Here’s what I take to be the main argument of the pro-Gitmo camp, from the comments at the TPM:

I’m not happy about this either but what do you do with Khalid Sheikh Mohammed? The guy should spend the rest of his life in the Colorado Supermax with his nephew, Ramzi Yousef. But how do put KSM on trial considering the fact that most of the info we got from him was obtained via torture. I mean, we waterboarded the guy 100 times. This is the legacy Bush handed down to Obama – but then the torture supporters don’t care if KSM rots in jail for life, uncharged and unconvicted. Frankly, I’d like him to rot in jail for the rest of his life, but you need to try him for what he did. Unfortunately, we can’t do that, thanks to Bush. That is, of course, absent new legislation that would come up with some sort of system to try folks like KSM.

I’ve heard this argument over and over and over. But I’m quite skeptical. First of all, KSM might well be convictable without evidence derived from torture, in a civilian court. This guy was about as big a player as they get, it ought to be possible to get all kinds of circumstantial evidence, testimony from non-tortured witnesses, etc. So don’t give me that “we’ll have to set Khalid Sheikh Mohammed loose on the world” bullshit.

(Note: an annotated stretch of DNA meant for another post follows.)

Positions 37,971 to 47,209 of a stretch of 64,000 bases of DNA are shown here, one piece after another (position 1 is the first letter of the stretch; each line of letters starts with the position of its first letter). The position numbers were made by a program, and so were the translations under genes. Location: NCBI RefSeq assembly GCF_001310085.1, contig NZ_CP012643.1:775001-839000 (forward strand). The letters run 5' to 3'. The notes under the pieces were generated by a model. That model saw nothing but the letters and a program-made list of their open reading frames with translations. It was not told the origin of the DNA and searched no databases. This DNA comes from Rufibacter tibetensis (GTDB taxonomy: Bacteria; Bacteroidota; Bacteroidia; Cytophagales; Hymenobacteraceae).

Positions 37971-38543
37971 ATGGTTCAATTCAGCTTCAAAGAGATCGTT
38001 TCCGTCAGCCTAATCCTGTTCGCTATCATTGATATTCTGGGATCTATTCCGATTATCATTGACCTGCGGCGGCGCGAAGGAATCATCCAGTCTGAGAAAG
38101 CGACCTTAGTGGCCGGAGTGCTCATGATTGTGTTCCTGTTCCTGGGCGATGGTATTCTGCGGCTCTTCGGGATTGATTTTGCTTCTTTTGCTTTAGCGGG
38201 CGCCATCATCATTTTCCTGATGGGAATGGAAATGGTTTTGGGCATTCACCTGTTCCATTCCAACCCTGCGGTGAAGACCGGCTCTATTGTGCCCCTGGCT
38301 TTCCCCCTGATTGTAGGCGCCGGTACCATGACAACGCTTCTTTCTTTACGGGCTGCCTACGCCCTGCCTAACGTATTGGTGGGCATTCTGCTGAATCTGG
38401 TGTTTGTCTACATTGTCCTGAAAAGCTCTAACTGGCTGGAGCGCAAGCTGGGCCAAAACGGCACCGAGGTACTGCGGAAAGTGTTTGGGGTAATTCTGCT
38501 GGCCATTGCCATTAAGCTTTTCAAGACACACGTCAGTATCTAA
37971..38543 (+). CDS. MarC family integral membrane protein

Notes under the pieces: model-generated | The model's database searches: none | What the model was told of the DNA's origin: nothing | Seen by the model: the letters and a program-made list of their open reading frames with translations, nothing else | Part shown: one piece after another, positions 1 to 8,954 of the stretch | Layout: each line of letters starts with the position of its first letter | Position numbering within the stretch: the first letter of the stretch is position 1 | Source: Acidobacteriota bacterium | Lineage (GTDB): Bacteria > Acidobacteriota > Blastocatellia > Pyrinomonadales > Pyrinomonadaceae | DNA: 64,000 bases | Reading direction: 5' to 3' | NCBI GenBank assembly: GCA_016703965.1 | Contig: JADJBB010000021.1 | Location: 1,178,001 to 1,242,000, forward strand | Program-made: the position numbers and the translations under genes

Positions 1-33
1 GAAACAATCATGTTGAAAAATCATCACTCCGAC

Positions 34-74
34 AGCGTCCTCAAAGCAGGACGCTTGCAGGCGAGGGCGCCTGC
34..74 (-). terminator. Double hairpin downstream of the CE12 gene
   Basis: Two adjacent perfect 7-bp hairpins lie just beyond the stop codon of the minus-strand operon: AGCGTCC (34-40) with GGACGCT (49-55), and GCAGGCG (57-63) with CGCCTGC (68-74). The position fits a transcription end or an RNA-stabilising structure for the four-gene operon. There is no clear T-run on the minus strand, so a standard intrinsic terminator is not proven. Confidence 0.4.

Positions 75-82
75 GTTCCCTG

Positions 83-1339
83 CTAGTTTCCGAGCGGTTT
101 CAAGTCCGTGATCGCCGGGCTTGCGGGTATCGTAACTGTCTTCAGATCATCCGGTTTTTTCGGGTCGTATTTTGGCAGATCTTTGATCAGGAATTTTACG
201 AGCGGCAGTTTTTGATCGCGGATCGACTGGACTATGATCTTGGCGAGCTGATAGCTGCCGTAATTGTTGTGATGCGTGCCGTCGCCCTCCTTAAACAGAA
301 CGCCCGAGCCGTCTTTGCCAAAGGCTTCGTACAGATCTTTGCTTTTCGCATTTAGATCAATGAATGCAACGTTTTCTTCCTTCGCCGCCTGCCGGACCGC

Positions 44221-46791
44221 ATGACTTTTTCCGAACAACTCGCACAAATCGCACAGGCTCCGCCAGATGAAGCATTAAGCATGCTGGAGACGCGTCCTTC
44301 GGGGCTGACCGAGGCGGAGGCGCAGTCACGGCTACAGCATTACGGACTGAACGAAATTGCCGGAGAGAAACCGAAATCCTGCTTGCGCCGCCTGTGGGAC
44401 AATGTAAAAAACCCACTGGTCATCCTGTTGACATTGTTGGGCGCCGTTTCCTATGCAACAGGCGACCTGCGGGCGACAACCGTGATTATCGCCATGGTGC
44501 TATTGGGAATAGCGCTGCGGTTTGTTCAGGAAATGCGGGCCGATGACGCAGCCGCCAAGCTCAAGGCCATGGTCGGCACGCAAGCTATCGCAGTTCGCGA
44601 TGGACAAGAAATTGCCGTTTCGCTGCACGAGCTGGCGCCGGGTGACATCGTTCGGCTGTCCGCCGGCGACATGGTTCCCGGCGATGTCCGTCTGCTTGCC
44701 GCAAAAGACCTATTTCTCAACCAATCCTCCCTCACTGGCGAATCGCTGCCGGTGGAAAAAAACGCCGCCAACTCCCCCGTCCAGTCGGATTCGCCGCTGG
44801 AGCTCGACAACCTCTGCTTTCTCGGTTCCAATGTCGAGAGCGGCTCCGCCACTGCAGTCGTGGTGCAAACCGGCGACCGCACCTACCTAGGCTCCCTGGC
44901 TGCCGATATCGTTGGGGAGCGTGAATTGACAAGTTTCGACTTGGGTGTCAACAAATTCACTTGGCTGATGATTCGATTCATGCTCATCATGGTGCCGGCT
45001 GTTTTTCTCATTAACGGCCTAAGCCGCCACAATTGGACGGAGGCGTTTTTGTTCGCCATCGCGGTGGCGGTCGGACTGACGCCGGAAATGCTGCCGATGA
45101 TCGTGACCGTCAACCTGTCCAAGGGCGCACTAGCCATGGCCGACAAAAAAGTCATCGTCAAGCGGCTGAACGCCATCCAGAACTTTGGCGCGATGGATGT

Second, suppose that’s right — suppose for some bizarre reason they couldn’t convict Khalid Sheikh Mohammed. It would be great if he could be brought to justice, but, because of the torture, he can’t. So, why not release him? Because of the alleged threat?